- Heat milk to 110° to 115°F degrees, then combine with the yeast and 1 tbsp of granulated sugar in the bowl of a stand mixer. Set aside until foamy, about 5 to 10 minutes. Add the remaining 1/2 cup of granulated sugar, the egg and egg yolk, 2 tsp of the vanilla, 2 tsp of the cardamom, 1 tsp of the cinnamon, 1 tsp of nutmeg and 2 tsp of the salt, then whisk until eggs are broken up and well combined.
- Slowly add 3 1/2 cups all-purpose flour to the stand mixer fitted with a dough hook and knead until a soft silky dough forms (Only add as much flour as you need). The dough should be tacky, silky, and a slack enough that it slightly falls on itself when you set it down. If the dough is sticking to you hands after 3 1/2 cups, add remaining 1 cup flour in 2 tablespoons intervals until you have the desired consistency.) Mix in 4 tablespoons of the room temperature butter a few pieces at a time until well incorporated. Knead using the mixer for 15 minutes.
- Shape dough into ball tucking the ends under so the top surface is smooth.
- Lightly spray a clean bowl with nonstick spray and roll dough ball in oil. Cover with plastic wrap or damp kitchen towel, set in a warm place and allow to rise until doubled; about 2 hours at room temperature or overnight in the refrigerator. When ready to form the cinnamon rolls, prepare the filling by combining the remaining 4 tablespoons of room temperature butter, 1/4 cup of the light brown sugar, 3 teaspoons of the ground cinnamon, 1/2 teaspoon of the ground cardamom, 1/2 teaspoon of the vanilla bean paste, and a pinch of salt. Stir until thoroughly mixed.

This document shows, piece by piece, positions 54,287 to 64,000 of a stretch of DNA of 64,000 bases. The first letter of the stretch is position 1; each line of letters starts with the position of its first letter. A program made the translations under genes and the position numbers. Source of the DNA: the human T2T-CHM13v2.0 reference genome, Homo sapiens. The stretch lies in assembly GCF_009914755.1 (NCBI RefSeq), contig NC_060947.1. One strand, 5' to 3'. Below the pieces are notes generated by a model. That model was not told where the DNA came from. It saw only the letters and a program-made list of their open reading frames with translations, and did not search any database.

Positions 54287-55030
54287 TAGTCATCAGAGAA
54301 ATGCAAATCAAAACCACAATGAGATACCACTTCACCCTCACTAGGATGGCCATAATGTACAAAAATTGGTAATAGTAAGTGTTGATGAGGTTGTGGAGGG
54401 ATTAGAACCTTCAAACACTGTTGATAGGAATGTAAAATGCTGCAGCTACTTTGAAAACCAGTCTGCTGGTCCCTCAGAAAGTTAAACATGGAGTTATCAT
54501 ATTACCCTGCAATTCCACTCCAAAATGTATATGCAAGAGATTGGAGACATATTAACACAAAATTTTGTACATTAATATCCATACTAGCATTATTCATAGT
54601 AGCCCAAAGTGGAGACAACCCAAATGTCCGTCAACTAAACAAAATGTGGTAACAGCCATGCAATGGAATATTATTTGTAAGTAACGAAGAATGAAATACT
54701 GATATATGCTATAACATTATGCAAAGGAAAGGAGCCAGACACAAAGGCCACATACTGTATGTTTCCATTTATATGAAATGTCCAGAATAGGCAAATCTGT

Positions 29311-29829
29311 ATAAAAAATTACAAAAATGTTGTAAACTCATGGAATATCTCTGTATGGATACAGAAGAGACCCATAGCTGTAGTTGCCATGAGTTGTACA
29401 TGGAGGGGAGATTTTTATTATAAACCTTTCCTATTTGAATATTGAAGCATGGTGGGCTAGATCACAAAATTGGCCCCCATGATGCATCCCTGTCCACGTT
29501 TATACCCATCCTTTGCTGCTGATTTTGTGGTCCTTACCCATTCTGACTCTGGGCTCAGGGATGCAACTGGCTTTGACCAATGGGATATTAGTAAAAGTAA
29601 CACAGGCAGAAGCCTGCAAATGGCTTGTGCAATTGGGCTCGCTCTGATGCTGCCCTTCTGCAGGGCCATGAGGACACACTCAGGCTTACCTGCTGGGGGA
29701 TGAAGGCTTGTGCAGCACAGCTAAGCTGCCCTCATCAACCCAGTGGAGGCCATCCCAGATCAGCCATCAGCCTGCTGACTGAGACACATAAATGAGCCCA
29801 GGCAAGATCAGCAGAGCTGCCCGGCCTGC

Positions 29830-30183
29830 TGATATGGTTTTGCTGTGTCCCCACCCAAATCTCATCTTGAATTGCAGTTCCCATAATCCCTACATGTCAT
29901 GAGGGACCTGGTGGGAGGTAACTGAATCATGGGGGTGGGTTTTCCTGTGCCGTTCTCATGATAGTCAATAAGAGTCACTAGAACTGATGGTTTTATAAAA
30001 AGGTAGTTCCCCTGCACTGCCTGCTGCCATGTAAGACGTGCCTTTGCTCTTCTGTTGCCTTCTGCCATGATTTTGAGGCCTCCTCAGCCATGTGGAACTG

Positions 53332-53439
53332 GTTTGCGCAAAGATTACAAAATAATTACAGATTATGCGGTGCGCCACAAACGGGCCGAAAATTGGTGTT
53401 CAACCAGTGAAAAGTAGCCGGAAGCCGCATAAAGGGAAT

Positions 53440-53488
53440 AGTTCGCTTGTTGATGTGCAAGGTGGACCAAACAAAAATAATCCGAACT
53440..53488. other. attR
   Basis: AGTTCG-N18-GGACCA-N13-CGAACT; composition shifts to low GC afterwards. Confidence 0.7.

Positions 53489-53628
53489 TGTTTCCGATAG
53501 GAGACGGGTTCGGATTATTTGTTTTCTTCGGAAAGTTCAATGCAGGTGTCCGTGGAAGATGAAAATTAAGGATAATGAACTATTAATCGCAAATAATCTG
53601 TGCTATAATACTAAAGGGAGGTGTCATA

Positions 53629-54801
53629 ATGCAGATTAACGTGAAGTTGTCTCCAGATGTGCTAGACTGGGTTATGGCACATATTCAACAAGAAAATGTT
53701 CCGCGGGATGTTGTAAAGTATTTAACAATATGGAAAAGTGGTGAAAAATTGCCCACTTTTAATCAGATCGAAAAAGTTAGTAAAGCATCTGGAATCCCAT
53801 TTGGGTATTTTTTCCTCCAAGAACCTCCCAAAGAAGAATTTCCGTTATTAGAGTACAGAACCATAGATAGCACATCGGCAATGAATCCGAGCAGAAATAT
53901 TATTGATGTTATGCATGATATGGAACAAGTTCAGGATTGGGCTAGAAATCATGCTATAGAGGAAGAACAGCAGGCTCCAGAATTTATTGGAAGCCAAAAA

- Grate an apple into medium shreds, and squeeze the excess juices.
- Heat oven to 350°F and arrange a rack in the middle. On a lightly floured surface use a rolling pin, to roll the dough a 12-inch-by-18-inch rectangle. Spread the butter-sugar mixture over rectangle all the way to the edge. Scatter the shredded apple evenly.
- Along the 18-inch side, mark the dough every 6 inches then use those marks as a guide to gently fold the dough in thirds onto itself so it’s like a closed business letter. Turn the dough so the seam is in front of the you and the open ends are to your right and left.
- Trim the edge of the dough slightly so the rectangle is even then using a very sharp knife or pastry wheel, slice the dough lengthwise into 2 centimeter long strips (you should have about 16 to 18). To form a knotted roll, loop the two times rope over your first two fingers then fold it under to tie it into a knot.
- To see how to shape it, this is a really good video.
- Let dough rise for 1 hour at room temperature.
- While the buns are rising, combine the remaining 1/4 cup of light brown sugar with 1/4 cup water, the remaining 1/2 tsp of ground cardamom, remaining 1 tsp of ground cinnamon, remaining 1 tsp nutmeg, and remaining 1 tsp vanilla bean paste (or a vanilla bean split lengthwise). Bring to a boil and stir to dissolve then sugar then remove from heat.
- When the rolls are ready to bake, brush tops of each with the spiced simple syrup then sprinkle with pearl sugar, sesame seeds or sliced almonds. Bake cinnamon rolls in the oven about 15 to 20 minutes or until golden brown on the bottom and almonds are toasted. Remove from oven, and brush again with the simple syrup; cool slightly before serving.